Tuesday , May 18 2021

Frozen super-Earth revealed six light-years away



Astronomers have found a frozen exoplanet more than three times the mass of the Earth, surrounded by a star that is only six light-years away. The exoplanet is orbiting Barnard's star, the nearest lone star to our sun.

This makes us the closest known exoplanet. Previously, the explosion was found in orbit in the Prokima Centauri system with three stars.

The exoplanner was found after connecting 20 years of data, including 771 individual measurements, of seven instruments. The analysis that led to the discovery is detailed in a study published Wednesday in the journal Nature.

This picture depicts the artist's impression of the surface of Barnard's star b, a cold Super Earth discovered around the orbits of Barnard's star at a distance of 6 light years.

For years, astronomers thought they would find a planet around a nearby star, but he avoided them.

"The biggest impact on this discovery is the host star," wrote Paul Ellner, co-author and astronomer at the Carnegie Institute of Science. "Barnard's star is a" big white whale "in hunting the planet."

The planet, known as Barnard's star b, is probably a slightly illuminated star and slightly colder than Saturn. Researchers believe it is an icy desert without liquid water, an enviromental environment in which the average surface temperature is about minus-274 degrees Fahrenheit.

The red dwarf star itself emits only about 0.4% of our sunshine, so that the planet receives about 2% of the intensity Earth receives from its sun. This is because Barnard's star is in the class of M dwarf stars, cooler and less massive than our sun. It is also an old star leading our solar system.

And to look through the telescope, the star seems to be moving fastest among other stars in the night sky. This is because it is moving fast in relation to the Sun, and that is the closest star in the sky for us, Butler said.

"The star has been named in honor of the great American astronomer Edward Emerson Barnard, who was the pioneer of star photography and astrometry," Butler said. "He recognized that this star had the greatest known movement a century ago."

The planet is about the same orbital distance from its star as Merkur is from our sun, making it a full passage around the star every 233 days. This puts him in the "snow line" of the star, where it is cold enough to freeze water into solid ice. This region in the planetary system is the place where the planets are thought to form, collecting material to become nuclei. As they migrate closer to home stars, gathering more material, they become planets.

For the first time, this small and farther than its star planet was discovered using the radial velocity technique Butler helped pioneers. This method is sensitive to the mass of the ecoplanet and measures changes in the speed of the host. Instruments can be used to detect small wrinkles in the orbit of a star that is caused by the gravity of the planet.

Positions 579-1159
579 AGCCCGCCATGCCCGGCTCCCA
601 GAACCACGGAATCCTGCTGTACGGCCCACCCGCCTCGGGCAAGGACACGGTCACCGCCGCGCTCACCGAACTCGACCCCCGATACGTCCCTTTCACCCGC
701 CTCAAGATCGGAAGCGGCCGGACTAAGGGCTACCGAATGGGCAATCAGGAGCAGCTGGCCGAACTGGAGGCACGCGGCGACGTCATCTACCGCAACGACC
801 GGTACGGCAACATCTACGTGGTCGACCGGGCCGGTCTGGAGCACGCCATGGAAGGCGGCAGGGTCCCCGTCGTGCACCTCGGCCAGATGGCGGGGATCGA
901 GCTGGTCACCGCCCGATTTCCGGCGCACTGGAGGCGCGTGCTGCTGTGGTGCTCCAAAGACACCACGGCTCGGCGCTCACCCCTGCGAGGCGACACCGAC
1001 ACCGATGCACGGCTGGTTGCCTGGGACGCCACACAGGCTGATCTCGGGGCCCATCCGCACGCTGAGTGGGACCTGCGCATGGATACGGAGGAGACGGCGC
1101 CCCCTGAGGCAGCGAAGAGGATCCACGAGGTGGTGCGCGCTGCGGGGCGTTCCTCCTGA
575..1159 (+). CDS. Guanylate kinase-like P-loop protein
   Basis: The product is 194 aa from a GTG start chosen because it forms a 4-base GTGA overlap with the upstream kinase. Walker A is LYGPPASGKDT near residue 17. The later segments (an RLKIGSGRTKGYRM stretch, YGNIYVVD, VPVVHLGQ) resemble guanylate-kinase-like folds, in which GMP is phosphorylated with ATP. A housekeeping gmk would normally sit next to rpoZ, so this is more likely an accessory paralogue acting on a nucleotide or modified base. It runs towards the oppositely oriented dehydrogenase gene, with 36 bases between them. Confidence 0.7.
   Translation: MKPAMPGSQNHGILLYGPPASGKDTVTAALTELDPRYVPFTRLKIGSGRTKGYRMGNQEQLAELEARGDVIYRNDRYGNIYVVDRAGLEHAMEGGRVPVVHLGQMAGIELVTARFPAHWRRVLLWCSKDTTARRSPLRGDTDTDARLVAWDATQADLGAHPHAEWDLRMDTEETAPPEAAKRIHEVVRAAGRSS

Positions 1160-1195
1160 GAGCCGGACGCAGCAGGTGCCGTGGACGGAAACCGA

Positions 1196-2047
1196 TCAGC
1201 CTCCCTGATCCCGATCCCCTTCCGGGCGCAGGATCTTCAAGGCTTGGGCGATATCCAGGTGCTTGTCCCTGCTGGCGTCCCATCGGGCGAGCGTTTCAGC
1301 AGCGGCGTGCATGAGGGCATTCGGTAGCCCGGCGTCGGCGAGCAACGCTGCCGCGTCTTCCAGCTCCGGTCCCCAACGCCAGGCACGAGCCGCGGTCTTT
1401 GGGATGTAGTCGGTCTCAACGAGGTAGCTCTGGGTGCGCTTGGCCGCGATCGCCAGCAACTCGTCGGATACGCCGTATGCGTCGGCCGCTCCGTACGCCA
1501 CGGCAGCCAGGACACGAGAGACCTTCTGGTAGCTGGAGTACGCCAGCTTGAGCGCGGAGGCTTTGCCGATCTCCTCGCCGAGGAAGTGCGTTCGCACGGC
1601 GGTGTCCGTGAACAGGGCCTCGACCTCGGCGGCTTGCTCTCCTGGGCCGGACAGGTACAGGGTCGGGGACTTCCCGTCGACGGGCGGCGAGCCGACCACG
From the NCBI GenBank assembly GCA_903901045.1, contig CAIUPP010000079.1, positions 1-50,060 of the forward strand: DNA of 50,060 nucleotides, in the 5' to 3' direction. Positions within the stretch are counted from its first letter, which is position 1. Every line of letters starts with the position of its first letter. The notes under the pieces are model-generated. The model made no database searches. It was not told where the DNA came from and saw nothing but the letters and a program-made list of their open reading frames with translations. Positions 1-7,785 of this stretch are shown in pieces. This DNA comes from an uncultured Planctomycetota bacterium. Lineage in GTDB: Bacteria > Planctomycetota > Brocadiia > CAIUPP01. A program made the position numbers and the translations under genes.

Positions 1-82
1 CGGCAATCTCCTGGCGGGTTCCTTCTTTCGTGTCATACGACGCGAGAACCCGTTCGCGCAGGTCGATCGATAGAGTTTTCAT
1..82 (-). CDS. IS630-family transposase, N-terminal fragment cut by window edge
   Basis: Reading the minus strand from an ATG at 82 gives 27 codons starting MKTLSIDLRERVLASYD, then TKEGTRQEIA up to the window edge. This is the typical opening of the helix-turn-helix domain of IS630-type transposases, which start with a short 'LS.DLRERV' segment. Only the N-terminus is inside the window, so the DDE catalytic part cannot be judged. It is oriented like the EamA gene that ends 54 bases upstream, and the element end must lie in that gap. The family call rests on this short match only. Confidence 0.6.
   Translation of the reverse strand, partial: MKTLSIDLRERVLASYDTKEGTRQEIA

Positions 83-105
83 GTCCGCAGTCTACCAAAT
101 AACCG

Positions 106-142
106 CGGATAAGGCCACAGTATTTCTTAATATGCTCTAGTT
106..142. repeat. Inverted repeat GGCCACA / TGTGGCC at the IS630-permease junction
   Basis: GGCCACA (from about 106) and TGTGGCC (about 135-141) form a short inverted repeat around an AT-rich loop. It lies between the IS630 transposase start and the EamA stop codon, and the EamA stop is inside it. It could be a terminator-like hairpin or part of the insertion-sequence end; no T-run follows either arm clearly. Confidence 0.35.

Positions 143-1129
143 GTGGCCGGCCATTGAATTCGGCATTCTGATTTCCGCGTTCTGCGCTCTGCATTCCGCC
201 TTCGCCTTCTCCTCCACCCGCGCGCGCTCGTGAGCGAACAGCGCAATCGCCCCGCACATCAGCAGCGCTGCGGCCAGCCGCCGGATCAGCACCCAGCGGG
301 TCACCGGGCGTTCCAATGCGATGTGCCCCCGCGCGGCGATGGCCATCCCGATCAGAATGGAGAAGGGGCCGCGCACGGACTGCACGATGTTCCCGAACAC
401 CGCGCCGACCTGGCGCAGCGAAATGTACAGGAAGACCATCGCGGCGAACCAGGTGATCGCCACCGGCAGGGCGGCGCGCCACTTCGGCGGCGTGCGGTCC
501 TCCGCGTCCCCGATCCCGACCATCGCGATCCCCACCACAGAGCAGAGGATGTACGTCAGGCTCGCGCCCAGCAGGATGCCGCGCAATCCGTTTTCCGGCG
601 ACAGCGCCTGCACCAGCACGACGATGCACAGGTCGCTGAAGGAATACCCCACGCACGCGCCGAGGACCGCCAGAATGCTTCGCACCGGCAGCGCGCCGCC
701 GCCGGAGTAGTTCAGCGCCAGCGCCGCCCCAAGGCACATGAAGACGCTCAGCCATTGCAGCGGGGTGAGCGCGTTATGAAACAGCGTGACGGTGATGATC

"I think this discovery shows the power [radial velocity] a long-range detection technique, small planets that are much more difficult or can not be detected using missions like Kepler and TESS, which focus on finding transit exoplanets in shorter orbital periods, "says Johanna Teske, co-author of studies and Hubble Fellows in Carnegie Institute of Science, he wrote in an e-mail. "This study is a wonderful example of cooperation and coordination in multiple teams and multiple sets of data, something that is not always successful in exploring the exoplanet. Just by combining data and working together, this was a very demanding discovery. "

These methods were not always available to astronomers looking for exoplanets. Most of the last hundreds of years, the only way was an astrometric technique, in which astronomers are asking the star of the host to wake up against the background stars, Butler said. It worked only for the closest stars and was achieved by photographing the star and measuring its positions in relation to each other.

"This made Barnard's star the most important star in the sky because it is closest to a star in the sky," Butler said.

During the 1930s, the Dutch-American astronomer Peter van de Kamp began his search for Barnard's star, which lasted for most of his 93 years. His claims that the planets could fit into orbit around the star were killed and died five months before the first explanted state was discovered in May 1995, Butler said.

"He worked hard to improve the only technique that at that time had a prayer for finding the planets and for decades collected data," Butler said. "Van de Camp is a real pioneer on extrasolar planets."

Given its proximity to our solar system and its long orbit, future missions and telescopes will be able to provide new information on Barnard's star b.

"Future cosmic telescopes like VFIRST could observe the reflected light from the Barnard star from the planet and thus tell us something about the composition of the surface and / or the atmosphere of the planet," Teske said.


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